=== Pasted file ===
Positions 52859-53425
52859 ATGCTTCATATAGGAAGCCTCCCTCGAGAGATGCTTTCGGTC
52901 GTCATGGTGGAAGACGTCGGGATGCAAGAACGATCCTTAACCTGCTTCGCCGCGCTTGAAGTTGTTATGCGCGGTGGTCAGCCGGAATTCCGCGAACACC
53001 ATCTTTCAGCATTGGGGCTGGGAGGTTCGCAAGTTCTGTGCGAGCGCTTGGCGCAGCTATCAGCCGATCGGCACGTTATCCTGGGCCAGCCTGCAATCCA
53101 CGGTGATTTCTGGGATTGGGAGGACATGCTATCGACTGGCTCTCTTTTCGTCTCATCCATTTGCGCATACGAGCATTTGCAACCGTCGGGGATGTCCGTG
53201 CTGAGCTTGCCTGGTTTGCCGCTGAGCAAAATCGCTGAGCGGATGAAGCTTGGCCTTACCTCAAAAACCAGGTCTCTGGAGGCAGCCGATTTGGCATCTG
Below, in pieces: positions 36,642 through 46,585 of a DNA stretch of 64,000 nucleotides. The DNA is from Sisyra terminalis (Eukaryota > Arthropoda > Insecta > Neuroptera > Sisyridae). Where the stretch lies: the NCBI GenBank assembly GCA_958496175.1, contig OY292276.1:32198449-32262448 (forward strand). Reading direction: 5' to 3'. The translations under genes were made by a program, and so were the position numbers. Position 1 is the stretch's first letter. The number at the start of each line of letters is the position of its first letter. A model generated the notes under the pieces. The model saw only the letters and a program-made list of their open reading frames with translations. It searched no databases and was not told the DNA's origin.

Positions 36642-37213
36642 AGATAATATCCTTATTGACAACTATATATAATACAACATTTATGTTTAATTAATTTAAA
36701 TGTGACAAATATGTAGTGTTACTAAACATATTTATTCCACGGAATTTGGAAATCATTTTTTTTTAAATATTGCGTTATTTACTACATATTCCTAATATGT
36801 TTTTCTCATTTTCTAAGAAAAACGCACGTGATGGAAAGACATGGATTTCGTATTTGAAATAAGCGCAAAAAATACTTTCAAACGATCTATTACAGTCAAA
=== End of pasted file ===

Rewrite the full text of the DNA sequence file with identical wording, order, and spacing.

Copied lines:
Positions 52859-53425
52859 ATGCTTCATATAGGAAGCCTCCCTCGAGAGATGCTTTCGGTC
52901 GTCATGGTGGAAGACGTCGGGATGCAAGAACGATCCTTAACCTGCTTCGCCGCGCTTGAAGTTGTTATGCGCGGTGGTCAGCCGGAATTCCGCGAACACC
53001 ATCTTTCAGCATTGGGGCTGGGAGGTTCGCAAGTTCTGTGCGAGCGCTTGGCGCAGCTATCAGCCGATCGGCACGTTATCCTGGGCCAGCCTGCAATCCA
53101 CGGTGATTTCTGGGATTGGGAGGACATGCTATCGACTGGCTCTCTTTTCGTCTCATCCATTTGCGCATACGAGCATTTGCAACCGTCGGGGATGTCCGTG
53201 CTGAGCTTGCCTGGTTTGCCGCTGAGCAAAATCGCTGAGCGGATGAAGCTTGGCCTTACCTCAAAAACCAGGTCTCTGGAGGCAGCCGATTTGGCATCTG
Below, in pieces: positions 36,642 through 46,585 of a DNA stretch of 64,000 nucleotides. The DNA is from Sisyra terminalis (Eukaryota > Arthropoda > Insecta > Neuroptera > Sisyridae). Where the stretch lies: the NCBI GenBank assembly GCA_958496175.1, contig OY292276.1:32198449-32262448 (forward strand). Reading direction: 5' to 3'. The translations under genes were made by a program, and so were the position numbers. Position 1 is the stretch's first letter. The number at the start of each line of letters is the position of its first letter. A model generated the notes under the pieces. The model saw only the letters and a program-made list of their open reading frames with translations. It searched no databases and was not told the DNA's origin.

Positions 36642-37213
36642 AGATAATATCCTTATTGACAACTATATATAATACAACATTTATGTTTAATTAATTTAAA
36701 TGTGACAAATATGTAGTGTTACTAAACATATTTATTCCACGGAATTTGGAAATCATTTTTTTTTAAATATTGCGTTATTTACTACATATTCCTAATATGT
36801 TTTTCTCATTTTCTAAGAAAAACGCACGTGATGGAAAGACATGGATTTCGTATTTGAAATAAGCGCAAAAAATACTTTCAAACGATCTATTACAGTCAAA